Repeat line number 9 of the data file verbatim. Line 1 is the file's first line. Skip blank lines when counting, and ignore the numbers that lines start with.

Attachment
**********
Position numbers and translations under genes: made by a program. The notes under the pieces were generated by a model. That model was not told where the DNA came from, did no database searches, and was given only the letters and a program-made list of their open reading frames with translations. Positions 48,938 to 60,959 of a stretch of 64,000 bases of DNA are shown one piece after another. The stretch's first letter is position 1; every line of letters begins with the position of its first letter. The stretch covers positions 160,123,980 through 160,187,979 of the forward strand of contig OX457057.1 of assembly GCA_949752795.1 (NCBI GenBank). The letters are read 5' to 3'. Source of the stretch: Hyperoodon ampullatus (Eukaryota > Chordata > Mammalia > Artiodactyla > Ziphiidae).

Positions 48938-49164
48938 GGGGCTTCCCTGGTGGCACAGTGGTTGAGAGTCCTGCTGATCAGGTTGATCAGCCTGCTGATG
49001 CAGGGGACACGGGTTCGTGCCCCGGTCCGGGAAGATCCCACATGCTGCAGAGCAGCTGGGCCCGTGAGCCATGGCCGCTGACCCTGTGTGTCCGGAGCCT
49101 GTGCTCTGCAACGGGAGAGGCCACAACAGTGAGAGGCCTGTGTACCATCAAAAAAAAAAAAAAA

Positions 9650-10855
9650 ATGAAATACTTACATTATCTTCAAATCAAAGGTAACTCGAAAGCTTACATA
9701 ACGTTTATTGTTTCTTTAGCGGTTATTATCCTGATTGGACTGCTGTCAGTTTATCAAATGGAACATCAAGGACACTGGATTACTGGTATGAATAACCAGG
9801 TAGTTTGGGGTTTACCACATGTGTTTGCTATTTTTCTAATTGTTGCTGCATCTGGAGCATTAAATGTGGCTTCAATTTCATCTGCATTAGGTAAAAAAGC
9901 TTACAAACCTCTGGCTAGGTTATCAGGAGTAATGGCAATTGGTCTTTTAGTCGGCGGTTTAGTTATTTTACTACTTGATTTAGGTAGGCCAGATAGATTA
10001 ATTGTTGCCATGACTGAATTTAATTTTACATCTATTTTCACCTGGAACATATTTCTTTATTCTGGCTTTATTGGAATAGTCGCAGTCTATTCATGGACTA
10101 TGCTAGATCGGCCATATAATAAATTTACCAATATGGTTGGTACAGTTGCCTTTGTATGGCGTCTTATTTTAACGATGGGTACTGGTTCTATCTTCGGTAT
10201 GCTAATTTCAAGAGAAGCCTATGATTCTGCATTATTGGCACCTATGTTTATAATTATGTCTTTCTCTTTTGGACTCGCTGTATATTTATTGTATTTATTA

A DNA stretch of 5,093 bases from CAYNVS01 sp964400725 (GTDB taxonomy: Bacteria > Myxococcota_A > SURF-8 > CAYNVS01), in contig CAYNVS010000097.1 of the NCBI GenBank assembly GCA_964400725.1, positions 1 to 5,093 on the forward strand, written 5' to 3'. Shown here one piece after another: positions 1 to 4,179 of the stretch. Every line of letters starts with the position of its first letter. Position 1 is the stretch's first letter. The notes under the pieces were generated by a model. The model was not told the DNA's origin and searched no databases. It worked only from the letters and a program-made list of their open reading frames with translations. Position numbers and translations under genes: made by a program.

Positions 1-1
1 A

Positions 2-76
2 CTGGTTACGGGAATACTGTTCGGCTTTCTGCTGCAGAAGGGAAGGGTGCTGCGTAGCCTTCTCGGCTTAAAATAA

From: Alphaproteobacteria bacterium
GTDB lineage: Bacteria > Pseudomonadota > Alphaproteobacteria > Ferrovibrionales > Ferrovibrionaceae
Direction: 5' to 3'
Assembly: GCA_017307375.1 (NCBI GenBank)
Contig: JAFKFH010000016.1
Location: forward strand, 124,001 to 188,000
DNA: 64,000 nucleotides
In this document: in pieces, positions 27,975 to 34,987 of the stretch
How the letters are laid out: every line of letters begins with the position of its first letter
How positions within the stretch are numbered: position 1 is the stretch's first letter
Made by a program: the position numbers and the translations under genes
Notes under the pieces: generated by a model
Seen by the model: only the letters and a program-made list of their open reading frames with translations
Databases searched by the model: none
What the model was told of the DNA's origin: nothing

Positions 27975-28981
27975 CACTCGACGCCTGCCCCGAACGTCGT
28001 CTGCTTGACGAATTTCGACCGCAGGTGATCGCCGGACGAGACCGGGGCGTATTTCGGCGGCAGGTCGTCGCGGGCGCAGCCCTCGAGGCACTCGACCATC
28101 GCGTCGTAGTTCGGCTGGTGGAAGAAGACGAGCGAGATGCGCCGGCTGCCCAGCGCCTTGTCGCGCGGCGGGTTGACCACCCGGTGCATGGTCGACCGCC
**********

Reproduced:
9801 TAGTTTGGGGTTTACCACATGTGTTTGCTATTTTTCTAATTGTTGCTGCATCTGGAGCATTAAATGTGGCTTCAATTTCATCTGCATTAGGTAAAAAAGC